Much of our series on scaling customer support was focused on setting up tools, processes, and staff. But once your organization is humming along, successfully answering all your tickets within an hour, what do you do? Sit back and relax? Retire?
You certainly could. But there’s an opportunity to retain even more of the customers you talk to, making your company even more money (and making you and your team invaluable). How? By building emotional connections with your customers.
Why does an emotional connection matter?
Because people are more likely to spend money when they make an emotional connection. In one of my favorite books, Made to Stick, a study (pg. 165) shows this in action. They gave a group of people (Group A) a charity-request letter listing out a number of stats about the many problems that children in Africa face. Group B got a charity-request letter which focused on a single African girl’s situation. Group B, who made this emotional connection, donated twice as much. Apply that to customers making an emotional connection with a support staff member vs simply getting a bill in the mail. Which do you think would be more likely to remain a customer?
Proof is in the data
As we’ve previously mentioned, Argyle Social (the fantastic social media software we use) allows us to see which posts of ours someone read before they ended up signing up for our service. And what do we see? Photos of our team (game nights, halloween costumes, our CEO wearing a Thor helmet, etc) end up contributing to huge amounts of sales.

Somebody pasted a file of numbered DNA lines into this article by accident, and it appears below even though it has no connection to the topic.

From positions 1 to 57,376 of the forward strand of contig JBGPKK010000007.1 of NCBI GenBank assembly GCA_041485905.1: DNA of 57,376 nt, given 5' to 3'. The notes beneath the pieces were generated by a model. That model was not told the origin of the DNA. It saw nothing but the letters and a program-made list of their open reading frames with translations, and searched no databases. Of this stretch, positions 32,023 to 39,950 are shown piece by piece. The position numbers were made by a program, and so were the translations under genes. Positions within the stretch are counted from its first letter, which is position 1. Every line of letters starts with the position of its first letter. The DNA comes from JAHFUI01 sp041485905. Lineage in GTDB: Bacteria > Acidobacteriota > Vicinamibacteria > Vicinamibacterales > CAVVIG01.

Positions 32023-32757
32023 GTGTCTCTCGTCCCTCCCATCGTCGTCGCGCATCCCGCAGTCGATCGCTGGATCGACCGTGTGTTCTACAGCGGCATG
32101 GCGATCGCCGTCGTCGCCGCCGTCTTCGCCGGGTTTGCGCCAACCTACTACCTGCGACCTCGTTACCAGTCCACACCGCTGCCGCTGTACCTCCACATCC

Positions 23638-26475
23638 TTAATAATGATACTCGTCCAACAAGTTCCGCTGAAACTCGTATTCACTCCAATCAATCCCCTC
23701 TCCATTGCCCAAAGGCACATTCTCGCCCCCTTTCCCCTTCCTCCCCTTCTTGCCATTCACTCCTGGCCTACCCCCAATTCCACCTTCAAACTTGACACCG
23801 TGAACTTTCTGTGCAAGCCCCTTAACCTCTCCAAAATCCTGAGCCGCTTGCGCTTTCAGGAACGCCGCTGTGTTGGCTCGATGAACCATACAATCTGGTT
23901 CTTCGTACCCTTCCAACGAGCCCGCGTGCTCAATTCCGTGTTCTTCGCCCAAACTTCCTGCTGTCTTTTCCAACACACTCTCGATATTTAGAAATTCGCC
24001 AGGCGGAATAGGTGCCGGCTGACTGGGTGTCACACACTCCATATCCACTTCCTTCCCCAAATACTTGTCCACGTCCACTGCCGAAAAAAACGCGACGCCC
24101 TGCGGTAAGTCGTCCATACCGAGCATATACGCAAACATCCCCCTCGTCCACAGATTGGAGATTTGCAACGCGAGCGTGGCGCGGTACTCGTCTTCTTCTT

Let’s be clear: these posts aren’t the only reason people are signing up – people do love our product – but the data certainly suggests that these posts are helping push people over the line to purchasing. And it makes sense, right? If you were choosing between two very similar pieces of software, wouldn’t you choose the one with this photo on their Facebook page?
How do I build these emotional connections?
The UserVoice example above was done through outbound publishing, but you can also accomplish this through 1-to-1 conversations between customers and support staff.
Zappos recently wrote about how they try to create a PEC (“Personal Emotional Connection”) in every call. First, they’re trained to listen for any personal details they can build upon. A dog barking might lead to a conversation about breeds, the purchase of hiking boots might lead to a conversation about the best hike they’ve taken, or a death in the family might lead to a bouquet of flowers. In recent months they’ve even taken technical steps to encourage this sort of communication, such as automatically routing calls from specific states to support reps who used to live there.
Airbnb is in the midst of building these sort of interactions deeply into their processes, and seeing great success. Want to hear exactly how they’re managing to do this while their bookings grow 500% a year? Join us at UserConf, the conference about keeping your customers happy, where they’ll be speaking about this very subject!